Rep. Ilhan OmarIlhan OmarI'm a former New Yorker and current constituent of Ilhan Omar — this is why I stand with her Jack Dorsey called Ilhan Omar after Trump tweet that prompted death threats: report The symbol of 'Wakanda' and black political vision MORE (D-Minn.), the first Somali-American elected to Congress, on Thursday defended several tweets she sent in previous years, including one where she said she hopes people will see the "evil doings of Israel."

"I don't know how my comments would be offensive to Jewish Americans," Omar responded when asked on CNN about a Twitter post from 2012 that was sent during the eight-day conflict between Israeli forces and Palestinians in the Hamas-governed Gaza Strip.

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"My comments precisely are addressing what was happening during the Gaza war, and I am clearly speaking about the way the Israeli regime was conducting itself in that war," she added.

Omar and Rep. Rashida TlaibRashida Harbi TlaibSome Dem chairmen have changed tune on Trump impeachment Never underestimate Joe Biden Amnesty International, lawmakers denounce Saudi executions: 'Appalling' MORE (D-Mich.) are the first two Muslim women elected to serve in Congress.

The two lawmakers are vocal critics of the Israeli government and have expressed support for the "boycott, divest and sanctions" movement, commonly referred to as BDS, which encourages companies and governments to avoid doing business with the Israeli government until treatment of Palestinians in the region improves.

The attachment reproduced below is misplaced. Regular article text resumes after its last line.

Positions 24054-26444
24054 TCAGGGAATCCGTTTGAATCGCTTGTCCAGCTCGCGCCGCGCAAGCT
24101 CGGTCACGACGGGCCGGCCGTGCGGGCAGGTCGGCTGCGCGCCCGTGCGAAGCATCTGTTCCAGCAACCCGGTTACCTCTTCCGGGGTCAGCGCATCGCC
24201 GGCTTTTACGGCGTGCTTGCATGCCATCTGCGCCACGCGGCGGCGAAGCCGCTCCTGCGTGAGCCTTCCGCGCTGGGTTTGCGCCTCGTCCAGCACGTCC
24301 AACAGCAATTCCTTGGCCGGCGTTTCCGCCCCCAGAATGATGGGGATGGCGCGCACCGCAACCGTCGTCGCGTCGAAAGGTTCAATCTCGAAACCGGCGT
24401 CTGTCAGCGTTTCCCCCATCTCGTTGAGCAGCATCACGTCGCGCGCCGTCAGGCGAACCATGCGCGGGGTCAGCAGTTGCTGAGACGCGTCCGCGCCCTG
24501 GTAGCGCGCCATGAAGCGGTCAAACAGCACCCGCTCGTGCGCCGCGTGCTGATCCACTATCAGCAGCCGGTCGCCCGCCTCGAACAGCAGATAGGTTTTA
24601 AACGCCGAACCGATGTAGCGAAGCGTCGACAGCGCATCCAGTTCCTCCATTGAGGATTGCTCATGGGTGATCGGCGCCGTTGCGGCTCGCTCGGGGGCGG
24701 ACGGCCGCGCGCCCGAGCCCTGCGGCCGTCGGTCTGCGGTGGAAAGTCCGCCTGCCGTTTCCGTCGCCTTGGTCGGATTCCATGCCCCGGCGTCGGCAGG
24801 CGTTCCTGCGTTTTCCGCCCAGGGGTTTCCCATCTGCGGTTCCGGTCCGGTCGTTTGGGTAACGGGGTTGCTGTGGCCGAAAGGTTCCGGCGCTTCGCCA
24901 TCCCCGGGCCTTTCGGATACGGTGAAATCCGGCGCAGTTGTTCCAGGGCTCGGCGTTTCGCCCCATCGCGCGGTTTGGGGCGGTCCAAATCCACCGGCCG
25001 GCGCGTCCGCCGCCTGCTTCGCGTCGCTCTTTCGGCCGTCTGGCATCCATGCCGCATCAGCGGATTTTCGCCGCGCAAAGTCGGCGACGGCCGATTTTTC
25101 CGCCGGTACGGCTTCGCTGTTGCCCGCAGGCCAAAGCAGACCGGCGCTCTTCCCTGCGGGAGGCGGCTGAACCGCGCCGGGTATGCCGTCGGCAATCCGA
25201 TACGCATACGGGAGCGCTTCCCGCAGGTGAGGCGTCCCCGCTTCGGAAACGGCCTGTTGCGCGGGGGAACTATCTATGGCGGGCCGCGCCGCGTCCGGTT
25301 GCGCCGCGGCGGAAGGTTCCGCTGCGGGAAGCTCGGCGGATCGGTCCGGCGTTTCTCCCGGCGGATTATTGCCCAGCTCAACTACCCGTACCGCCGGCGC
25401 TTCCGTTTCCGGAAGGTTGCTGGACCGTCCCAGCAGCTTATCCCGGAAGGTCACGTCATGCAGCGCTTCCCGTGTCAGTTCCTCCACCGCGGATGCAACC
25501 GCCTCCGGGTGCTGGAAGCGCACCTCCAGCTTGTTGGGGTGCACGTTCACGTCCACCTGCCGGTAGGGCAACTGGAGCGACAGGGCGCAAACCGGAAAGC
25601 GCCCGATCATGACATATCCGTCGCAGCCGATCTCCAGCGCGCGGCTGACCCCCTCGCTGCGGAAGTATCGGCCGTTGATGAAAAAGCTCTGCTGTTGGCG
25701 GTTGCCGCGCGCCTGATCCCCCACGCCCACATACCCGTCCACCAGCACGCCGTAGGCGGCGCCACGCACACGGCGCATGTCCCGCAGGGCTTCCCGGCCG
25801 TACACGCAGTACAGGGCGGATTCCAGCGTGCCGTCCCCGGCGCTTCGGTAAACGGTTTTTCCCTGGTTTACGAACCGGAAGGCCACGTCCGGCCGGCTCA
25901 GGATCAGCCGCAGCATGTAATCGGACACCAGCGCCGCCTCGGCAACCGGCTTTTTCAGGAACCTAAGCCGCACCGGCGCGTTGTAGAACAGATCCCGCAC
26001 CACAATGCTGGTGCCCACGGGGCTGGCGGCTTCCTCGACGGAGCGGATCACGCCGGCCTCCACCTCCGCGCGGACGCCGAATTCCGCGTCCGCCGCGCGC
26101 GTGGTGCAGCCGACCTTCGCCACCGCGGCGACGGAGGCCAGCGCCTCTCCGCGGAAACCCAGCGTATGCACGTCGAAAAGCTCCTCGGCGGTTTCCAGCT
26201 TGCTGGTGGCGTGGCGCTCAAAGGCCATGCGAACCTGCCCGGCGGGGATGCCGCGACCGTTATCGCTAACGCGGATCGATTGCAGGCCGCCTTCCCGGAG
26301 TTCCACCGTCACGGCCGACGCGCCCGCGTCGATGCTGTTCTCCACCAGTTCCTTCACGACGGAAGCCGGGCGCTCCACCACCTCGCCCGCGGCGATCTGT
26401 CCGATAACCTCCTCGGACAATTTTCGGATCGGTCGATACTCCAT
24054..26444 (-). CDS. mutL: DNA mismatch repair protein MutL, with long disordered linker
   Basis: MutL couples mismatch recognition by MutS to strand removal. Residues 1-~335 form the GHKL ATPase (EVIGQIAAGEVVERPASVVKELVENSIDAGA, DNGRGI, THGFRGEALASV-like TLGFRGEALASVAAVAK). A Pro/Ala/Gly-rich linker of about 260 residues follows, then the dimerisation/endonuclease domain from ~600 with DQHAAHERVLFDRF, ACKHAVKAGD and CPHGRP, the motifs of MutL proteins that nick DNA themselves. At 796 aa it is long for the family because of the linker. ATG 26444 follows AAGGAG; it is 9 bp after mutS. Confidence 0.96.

Omar called her election to the House last year to replace outgoing Rep. Keith EllisonKeith Maurice Ellison18 state attorneys general call on Justice Dept to release Mueller report Keith Ellison: Evidence points to Trump being 'sympathetic' to white nationalist point of view Trump: Media 'working overtime to blame me' for New Zealand attack MORE (D-Minn.) a rejection of "religious bigotry" in the U.S.

“In a time where there is a lot of religious bigotry, it’s almost perfect to have this counterbalance. My sister Rashida and I are from the heartland of America,” Omar said at the time. “To be elected to Congress is a real rejection of that message."